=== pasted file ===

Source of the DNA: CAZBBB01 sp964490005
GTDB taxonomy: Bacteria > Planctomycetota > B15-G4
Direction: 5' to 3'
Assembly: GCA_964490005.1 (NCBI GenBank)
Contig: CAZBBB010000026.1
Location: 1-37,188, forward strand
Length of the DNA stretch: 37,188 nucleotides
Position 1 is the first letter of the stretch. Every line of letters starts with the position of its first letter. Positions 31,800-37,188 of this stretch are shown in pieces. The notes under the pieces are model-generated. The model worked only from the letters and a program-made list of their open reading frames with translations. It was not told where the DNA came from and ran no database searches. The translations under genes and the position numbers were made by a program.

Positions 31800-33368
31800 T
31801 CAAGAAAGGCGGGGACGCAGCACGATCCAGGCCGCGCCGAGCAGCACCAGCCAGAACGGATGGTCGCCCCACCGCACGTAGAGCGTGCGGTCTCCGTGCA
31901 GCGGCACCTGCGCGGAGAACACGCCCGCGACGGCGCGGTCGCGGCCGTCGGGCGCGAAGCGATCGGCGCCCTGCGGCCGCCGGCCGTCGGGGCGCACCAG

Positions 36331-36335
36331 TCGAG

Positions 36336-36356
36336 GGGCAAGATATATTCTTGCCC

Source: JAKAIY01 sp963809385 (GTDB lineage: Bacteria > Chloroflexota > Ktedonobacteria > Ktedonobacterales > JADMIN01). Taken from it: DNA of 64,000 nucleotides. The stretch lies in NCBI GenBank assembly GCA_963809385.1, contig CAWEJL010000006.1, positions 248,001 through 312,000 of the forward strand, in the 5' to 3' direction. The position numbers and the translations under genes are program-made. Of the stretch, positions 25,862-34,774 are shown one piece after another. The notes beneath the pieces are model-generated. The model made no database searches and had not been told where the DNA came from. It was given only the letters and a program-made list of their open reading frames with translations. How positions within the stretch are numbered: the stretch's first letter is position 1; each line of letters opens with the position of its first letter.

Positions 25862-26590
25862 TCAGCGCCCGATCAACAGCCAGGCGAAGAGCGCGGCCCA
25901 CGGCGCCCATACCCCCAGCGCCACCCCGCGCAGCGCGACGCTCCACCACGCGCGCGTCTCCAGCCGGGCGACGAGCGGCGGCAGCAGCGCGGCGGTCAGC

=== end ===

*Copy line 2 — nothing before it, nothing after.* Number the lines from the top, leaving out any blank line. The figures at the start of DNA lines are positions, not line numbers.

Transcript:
GTDB taxonomy: Bacteria > Planctomycetota > B15-G4